by Tristam Constant, International Mission Operations, Anduril
Recent advances in the manufacturability, sophistication, and affordability of small unmanned aerial systems (sUAS) – “drones” in more colloquial parlance – have complexified the border security mission. On one hand, unmanned – even autonomous – aerial systems can radically expand the situational awareness of border security forces, a particular boon for those agencies experiencing manpower shortages and those tasked with patrolling austere environments. On the other hand, the government hardly has a monopoly on the use of these drones: drone users range from low-level hobbyists to sophisticated criminal organizations. The most sophisticated actors have demonstrated an ability to conduct surveillance missions with drones to discern the operational schedules, inventory, and practices of government agencies, as well as to transport goods (e.g., narcotics) across borders in clandestine fashion. The power of small drones to shape the battlefield has become readily apparent in recent years, but the threat they pose in a border environment has more recently come to light.
The drone threat is made especially pernicious by a variety of factors, including:
• Attritability: sUAS are inexpensive, unmanned, and hence attritable. A good quality small DJI will set you back a thousand pounds or less, a trivial sum compared to the value they can provide. This means that the threat can be near-constant and the value of detecting and disabling an individual drone only minor. It also means that malign actors might utilize large numbers of drones simultaneously for a given purpose, even in the understanding that even a large fraction of those drones will be detected and potentially destroyed, to stretch their adversaries’ resources.
• Adaptability: Commercially available drones, which come in a large variety of shapes and sizes, can be customized with relative ease by technically savvy actors. As a result, the capabilities of the unmanned aerial systems with which a border force may have to deal may evolve on a monthly, weekly, potentially daily basis.
• Resistance to legacy technology: The small form factor, low-altitude flight, and manoeuvrability of small drones renders most traditional air defence systems, designed for larger targets at higher altitudes, relatively ineffective. Even when traditional systems succeed in defeating a drone threat, it is often at asymmetric expense: several hundred thousand pounds for a surface-to-air missile versus a few thousand pounds for a drone. Of course, border forces are typically not equipped with nor legally authorised to use exquisite military systems like surface-to-air missiles, but this underlines the ineffectiveness of existing technology in neutralizing the threat.
United States Marine Corps General Kenneth F. McKenzie Jr. expressed the gravity of the threat when he lamented to the U.S. Congress that “For the first time since the Korean War, we are operating without complete air superiority.”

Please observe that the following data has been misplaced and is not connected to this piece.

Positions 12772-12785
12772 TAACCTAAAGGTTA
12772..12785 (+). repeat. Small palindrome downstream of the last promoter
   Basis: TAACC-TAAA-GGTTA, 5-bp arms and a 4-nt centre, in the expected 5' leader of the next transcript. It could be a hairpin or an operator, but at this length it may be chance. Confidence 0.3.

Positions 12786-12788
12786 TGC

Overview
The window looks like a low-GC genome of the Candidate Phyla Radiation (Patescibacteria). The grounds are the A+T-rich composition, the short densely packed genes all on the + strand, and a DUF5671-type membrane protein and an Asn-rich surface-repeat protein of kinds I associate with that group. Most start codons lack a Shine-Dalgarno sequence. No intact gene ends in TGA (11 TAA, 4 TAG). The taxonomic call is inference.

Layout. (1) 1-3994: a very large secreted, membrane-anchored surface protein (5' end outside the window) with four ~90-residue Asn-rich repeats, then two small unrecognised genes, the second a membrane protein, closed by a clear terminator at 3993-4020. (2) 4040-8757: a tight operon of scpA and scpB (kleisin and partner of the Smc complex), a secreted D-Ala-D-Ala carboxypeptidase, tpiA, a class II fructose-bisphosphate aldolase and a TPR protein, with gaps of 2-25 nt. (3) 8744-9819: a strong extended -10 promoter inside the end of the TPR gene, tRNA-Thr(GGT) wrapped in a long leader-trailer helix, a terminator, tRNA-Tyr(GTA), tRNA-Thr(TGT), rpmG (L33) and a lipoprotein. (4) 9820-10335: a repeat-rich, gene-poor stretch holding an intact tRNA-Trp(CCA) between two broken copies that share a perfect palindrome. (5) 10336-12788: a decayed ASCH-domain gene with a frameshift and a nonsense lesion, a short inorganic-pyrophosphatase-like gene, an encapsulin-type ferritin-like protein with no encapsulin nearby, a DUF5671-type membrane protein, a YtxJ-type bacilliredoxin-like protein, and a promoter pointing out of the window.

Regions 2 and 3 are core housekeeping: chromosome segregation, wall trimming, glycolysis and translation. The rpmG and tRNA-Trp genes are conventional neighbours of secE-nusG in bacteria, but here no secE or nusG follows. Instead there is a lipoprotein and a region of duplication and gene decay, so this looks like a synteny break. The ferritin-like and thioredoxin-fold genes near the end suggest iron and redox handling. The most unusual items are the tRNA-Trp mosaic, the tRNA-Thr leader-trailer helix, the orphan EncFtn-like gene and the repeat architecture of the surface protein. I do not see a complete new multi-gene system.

Border security entities wishing to keep up with the drone threat are left with one solution: leverage emerging technology. Thankfully, while drone technology has improved in recent years, so has the technology capable of neutralizing it: advanced software. Specifically, advances in artificial intelligence and sensor fusion have radically expanded our ability to manage a multifarious, evolving threat.
Because much of this technology is new, government entities are grappling with complex regulatory questions governing its use. Industry and government alike should welcome such conversations and work collaboratively through them. Our shared mission – to empower border forces to regain control over the air domain – will benefit from mutual understanding of the technological possibilities available to governments, not in some abstract future, but today.
Artificial Intelligence: More Than a Buzzword
Artificial intelligence (AI) enables the most effective solutions to the drone threat available today. AI is a term used to mean many things in many contexts, but most fundamentally, an artificially intelligent system is one that learn or be trained to carry out tasks without direct human intervention (i.e., autonomously). An example of highly sophisticated artificial intelligence would be a self-driving car, while a more rudimentary piece of AI might be a software program that can “read” basic handwriting. AI has come an incredible distance in recent years: in 2012, Google was celebrated for teaching a neural network to correctly guess whether a video of a cat was, indeed, a cat. Today, AI can wipe the floor with human beings at complex games like chess and Go, recognize objects at a far greater degree of fidelity than human beings, and conduct highly complex tasks like piloting planes. In the context of the drone threat, an example AI system might be able to “see” and “recognize” a drone in the distance and alert a human operator to the drone’s presence. A complex AI-enabled system might be able to differentiate between different types of drones.